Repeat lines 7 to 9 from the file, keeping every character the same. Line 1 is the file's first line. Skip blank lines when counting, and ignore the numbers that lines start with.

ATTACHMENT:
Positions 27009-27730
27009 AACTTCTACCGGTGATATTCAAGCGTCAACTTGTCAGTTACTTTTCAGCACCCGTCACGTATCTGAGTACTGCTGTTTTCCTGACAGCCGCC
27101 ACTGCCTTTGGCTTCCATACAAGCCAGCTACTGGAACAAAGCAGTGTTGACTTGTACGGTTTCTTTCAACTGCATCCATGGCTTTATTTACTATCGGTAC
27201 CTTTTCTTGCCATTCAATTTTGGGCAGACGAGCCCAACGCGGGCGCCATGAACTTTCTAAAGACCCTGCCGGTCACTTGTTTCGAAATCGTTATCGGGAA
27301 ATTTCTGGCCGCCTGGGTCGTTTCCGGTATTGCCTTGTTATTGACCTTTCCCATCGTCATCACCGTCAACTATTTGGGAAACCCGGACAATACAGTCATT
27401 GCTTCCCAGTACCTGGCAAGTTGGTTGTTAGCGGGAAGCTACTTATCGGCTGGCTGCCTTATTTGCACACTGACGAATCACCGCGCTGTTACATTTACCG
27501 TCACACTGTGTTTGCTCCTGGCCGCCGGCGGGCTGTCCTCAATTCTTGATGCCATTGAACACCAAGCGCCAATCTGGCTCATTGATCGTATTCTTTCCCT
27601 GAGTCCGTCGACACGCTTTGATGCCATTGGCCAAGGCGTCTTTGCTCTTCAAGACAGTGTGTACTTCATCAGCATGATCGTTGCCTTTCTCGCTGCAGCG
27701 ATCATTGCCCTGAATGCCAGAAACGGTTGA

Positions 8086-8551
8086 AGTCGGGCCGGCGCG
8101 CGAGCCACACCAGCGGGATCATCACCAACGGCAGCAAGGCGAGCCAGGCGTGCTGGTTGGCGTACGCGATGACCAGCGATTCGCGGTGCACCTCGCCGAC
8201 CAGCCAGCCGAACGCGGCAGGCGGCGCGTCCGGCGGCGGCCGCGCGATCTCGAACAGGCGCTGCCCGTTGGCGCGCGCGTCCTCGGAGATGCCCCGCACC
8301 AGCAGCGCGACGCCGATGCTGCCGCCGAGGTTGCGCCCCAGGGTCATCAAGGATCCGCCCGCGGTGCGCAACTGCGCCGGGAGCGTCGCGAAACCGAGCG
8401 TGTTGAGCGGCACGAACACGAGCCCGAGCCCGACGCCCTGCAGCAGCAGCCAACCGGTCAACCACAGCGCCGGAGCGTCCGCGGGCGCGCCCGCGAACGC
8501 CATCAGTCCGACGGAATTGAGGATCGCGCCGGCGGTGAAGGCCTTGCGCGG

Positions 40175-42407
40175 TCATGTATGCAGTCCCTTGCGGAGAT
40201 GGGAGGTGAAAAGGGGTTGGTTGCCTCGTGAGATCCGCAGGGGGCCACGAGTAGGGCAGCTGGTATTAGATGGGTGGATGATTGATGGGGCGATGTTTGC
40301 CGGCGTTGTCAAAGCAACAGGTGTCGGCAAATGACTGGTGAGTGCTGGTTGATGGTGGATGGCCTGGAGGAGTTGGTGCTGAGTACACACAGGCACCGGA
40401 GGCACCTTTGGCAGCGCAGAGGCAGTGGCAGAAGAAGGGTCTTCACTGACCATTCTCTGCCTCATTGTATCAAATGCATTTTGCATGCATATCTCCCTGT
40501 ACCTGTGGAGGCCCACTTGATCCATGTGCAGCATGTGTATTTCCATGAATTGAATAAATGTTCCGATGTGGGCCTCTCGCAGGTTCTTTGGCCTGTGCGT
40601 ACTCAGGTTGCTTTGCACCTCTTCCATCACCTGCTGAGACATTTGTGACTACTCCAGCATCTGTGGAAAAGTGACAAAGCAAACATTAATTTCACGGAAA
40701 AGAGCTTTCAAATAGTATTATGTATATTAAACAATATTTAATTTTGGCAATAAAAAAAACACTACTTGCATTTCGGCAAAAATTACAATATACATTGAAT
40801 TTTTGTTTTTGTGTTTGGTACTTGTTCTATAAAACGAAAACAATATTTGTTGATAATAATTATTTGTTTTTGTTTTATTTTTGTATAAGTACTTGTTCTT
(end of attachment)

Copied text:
27501 TCACACTGTGTTTGCTCCTGGCCGCCGGCGGGCTGTCCTCAATTCTTGATGCCATTGAACACCAAGCGCCAATCTGGCTCATTGATCGTATTCTTTCCCT
27601 GAGTCCGTCGACACGCTTTGATGCCATTGGCCAAGGCGTCTTTGCTCTTCAAGACAGTGTGTACTTCATCAGCATGATCGTTGCCTTTCTCGCTGCAGCG
27701 ATCATTGCCCTGAATGCCAGAAACGGTTGA